Captain Colbeck's birds' eggs are not the only Antarctic objects found in the natural history registers.
The Natural History accession register page showing the seal skulls collected by Bob Young (detail of ARC/HMG/CM/001/017)
Two years before, on 10 February 1936, we bought from Mr W. Goodman Barnes a 'Skull of Lobodon carcinophaga' (Crabeater Seal) and a 'Fore Part of Skull of Leptonychotes weddelli' (Weddell Seal). These were collected at Little America on the Ross Ice Shelf by Barnes's brother-in-law Bob Young, a Royal Navy petty officer and diver who had emigrated to New Zealand, during the American Richard Byrd's second Antarctic expedition, of 1933-1935.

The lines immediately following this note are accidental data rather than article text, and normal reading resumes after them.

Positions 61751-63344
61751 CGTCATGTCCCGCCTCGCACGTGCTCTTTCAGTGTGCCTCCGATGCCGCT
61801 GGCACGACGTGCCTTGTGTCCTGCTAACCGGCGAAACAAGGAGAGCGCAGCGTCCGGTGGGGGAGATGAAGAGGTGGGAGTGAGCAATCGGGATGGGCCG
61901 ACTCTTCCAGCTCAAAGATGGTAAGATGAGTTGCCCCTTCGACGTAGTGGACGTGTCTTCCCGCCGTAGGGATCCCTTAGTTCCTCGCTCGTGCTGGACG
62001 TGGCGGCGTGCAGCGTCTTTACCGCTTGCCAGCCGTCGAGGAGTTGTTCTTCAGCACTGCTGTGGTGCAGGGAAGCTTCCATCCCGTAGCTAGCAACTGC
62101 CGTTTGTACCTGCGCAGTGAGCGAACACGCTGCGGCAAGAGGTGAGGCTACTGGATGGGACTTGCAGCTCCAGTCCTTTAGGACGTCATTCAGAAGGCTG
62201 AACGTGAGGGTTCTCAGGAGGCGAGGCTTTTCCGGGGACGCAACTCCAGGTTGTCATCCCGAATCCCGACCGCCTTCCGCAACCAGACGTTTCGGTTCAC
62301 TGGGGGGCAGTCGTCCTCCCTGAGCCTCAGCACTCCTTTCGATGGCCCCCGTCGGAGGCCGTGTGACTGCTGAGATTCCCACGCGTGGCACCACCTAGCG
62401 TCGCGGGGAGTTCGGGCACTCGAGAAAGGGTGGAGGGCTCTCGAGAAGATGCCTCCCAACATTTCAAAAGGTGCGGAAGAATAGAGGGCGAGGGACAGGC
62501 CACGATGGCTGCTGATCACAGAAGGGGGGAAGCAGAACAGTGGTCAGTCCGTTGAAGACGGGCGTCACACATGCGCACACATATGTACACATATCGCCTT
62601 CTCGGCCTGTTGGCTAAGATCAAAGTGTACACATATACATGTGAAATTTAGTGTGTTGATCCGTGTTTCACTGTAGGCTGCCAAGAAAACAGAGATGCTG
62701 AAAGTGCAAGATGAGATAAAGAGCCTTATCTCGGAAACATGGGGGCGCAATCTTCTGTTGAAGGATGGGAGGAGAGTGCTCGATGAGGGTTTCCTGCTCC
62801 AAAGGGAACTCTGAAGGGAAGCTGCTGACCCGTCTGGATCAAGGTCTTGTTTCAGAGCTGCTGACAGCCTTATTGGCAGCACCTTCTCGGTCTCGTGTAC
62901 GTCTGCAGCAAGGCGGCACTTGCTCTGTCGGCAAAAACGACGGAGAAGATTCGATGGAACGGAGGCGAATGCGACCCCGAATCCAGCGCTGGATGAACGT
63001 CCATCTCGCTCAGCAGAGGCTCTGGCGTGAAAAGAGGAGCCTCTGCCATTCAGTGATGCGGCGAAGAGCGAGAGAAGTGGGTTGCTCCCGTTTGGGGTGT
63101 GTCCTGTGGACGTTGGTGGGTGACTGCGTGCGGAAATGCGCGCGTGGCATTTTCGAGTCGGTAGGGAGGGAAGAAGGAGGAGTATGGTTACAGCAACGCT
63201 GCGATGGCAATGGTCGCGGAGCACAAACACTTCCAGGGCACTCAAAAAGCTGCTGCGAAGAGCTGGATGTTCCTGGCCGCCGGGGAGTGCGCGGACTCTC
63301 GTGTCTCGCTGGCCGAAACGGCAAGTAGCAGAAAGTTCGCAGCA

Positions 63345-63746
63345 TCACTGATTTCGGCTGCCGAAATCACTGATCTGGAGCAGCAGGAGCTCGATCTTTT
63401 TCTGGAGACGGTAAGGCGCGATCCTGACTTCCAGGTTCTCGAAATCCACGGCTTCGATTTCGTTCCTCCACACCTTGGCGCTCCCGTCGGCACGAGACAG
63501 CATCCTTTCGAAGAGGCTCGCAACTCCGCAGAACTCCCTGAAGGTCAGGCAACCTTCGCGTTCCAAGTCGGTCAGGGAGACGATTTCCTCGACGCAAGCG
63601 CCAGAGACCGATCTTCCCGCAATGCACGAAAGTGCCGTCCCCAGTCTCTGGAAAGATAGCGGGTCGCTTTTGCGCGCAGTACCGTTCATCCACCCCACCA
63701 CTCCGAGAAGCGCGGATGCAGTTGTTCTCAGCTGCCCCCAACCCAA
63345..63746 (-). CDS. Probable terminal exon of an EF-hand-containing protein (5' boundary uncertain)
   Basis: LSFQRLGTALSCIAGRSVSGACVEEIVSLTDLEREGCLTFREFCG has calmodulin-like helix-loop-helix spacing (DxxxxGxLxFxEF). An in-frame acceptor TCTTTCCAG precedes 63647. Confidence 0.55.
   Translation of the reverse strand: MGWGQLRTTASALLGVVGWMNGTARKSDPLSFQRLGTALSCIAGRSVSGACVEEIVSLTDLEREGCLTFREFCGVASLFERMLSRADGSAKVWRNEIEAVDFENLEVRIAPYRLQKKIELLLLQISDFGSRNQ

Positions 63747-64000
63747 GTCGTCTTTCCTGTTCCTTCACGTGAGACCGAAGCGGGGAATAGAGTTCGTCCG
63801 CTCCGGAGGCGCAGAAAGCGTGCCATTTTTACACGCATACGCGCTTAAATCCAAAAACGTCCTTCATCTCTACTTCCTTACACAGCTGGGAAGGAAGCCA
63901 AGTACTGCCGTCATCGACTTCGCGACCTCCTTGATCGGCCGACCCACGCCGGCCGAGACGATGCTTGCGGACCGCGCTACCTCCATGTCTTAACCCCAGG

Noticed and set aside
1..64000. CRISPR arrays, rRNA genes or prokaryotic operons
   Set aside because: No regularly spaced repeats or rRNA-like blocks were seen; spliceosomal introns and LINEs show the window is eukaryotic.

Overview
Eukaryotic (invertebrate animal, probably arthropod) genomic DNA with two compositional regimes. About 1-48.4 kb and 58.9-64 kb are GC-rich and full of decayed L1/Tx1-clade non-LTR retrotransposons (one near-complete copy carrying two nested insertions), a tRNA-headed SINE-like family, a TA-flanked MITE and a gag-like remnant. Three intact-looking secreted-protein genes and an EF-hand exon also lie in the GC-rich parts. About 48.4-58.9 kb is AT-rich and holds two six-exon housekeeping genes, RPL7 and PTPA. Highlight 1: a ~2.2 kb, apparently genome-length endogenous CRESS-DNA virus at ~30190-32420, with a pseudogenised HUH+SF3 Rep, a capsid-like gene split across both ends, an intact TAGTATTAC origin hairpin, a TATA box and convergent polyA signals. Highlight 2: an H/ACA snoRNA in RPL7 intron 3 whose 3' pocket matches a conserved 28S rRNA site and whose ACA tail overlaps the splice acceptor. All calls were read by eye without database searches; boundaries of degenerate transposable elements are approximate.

But these seal skulls are different from the other Antarctic objects I have discussed in this piece: they were acquired as scientific specimens, not relics; and were collected during a new type of Antarctic expedition, large (a shore party of 56) and heavily mechanised (three aeroplanes, an autogyro, and six tracked tractors), which set the pattern for much of the continent's exploration during the twentieth century, and still has its offspring in sites such as the Amundsen-Scott South Pole Station and McMurdo Station.
Captain Scott's Discovery expedition hut, with McMurdo Station behind © DoD photo by Cmdr Vincent Clifton, US Navy